Archive for the ‘Video Game Art’ Category

10 Most Influential Games of the 80s

Tuesday, March 25th, 2014

It’s no secret that video games were a great deal different back in the 1980’s; from classics we still see today to the games that didn’t live to see the next decade. Remember the original versions of SimCity (1989), The Legend of Zelda (1987), John Madden Football (1988), and Super Mario Bros. (1985)? What about the always classic Pac-Man (1980) and Tetris (1987)? One component we can all likely agree on, however, is the fact that the ghosts of gaming past have paved the way and made a huge impact on the gaming industry we see today. This Yahoo article gives their picks of the 10 most influential games of the 1980s, but we’ll let you be the judge on which games were the most impactful from that decade.

What would you add to their list? How would you rank the games? Give us your two cents below!

SuperGenius – One Company’s Journey into the World of Outsourcing

Wednesday, March 5th, 2014

SuperGenius is a new generation of game art studio. A full-spectrum art and animation support studio for video game developers.

SuperGenius started out like many small game companies – with a dream. They wanted to outsource their talent and work with the best game developers in the world. They quickly discovered that someone else would always work for less so had to figure out a way to compete that would allow them to earn a living.

In this article in Gamasutra, Paul Culp, talks about the studio’s first attempt at being an amazing art asset producer and the lessons that helped it become the company it is today. “By taking a more holistic approach to the art and animation, and making sure it worked properly was immensely valuable to our clients. We stopped focusing on mass asset production and instead focused on completion, wrote Culp.”

One of the first lessons they learned was who they did not want to be. Another lesson was, “if you are going to spend a huge chunk of your time doing something, it better be something you believe in. Any endeavor, no matter how profitable it is, will eat you alive if you don’t like who you are while doing it.”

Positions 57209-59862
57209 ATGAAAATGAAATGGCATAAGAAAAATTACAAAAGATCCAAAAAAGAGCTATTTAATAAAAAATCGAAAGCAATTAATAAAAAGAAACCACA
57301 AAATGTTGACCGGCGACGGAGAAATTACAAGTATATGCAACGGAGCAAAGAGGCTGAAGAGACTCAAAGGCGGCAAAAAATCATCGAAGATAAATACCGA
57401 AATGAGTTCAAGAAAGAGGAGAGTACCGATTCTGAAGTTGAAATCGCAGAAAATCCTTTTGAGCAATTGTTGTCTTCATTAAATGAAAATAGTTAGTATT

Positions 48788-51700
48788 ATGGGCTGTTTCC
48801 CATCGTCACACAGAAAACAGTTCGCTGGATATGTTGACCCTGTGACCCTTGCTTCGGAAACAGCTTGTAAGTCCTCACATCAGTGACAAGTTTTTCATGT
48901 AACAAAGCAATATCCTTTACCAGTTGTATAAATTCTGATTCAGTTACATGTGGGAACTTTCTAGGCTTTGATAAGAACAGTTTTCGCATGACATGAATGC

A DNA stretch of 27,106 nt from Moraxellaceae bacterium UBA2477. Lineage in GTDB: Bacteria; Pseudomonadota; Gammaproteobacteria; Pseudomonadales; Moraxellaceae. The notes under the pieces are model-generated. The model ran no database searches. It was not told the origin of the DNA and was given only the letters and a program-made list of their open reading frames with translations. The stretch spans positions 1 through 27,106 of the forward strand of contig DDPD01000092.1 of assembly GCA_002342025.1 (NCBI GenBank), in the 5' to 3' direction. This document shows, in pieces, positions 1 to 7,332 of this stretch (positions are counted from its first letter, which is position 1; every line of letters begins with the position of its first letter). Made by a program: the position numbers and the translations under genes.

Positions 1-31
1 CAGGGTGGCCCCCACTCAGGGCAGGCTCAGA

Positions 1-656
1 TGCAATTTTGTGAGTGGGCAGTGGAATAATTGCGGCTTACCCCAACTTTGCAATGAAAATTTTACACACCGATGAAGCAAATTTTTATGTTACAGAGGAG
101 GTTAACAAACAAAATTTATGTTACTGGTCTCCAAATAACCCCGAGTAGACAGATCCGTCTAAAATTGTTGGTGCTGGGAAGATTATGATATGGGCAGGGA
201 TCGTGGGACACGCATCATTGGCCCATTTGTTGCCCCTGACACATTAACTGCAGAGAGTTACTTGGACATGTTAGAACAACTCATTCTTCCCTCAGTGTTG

If you have tried to sell your art assets, what lessons have you learned?

Behind the Scenes with Toy Story III Video Game

Thursday, February 20th, 2014

Join Sr. Producer, Jonathan Warner, for Toy Story III in this behind the scenes tour of Avalanche Studios – based in Salt Lake City – and the game design process for this video game. The studio pitched creating both a story version of the game and a toy box version of the game. Disney loved the idea and the designers got to work.

Not only do you learn a few fun facts about Salt Lake City but you get to follow the camera through Avalanche Studios and watch some of the development team at work.

Cogswell’s Game Studio – The Joy of Bringing a Game Concept to Life

Tuesday, February 11th, 2014

Listen in as Cogswell students Sean Langhi, the Engineering & Design Lead and Bugi Kaigwa, Art Lead for the Prairie Rainbow project, share their excitement about the work they are doing in the Game Studio. Access the video here for a sneak peek into a game development team at Cogswell.

Prairie Rainbow develops board games and teacher and parent guides to help students learn math. The Rainbow Math Models are designed to engage tactile learners who need to build a physical model, image learners who need to create a representation of a mental model, and language learners who need to hear, read, or write a number model. This Game Studio project is taking the company’s board game concept and turning it into a unity-based action puzzle game for mobile devices that will not only support the different learning methods but will add another dimension to the user’s experience.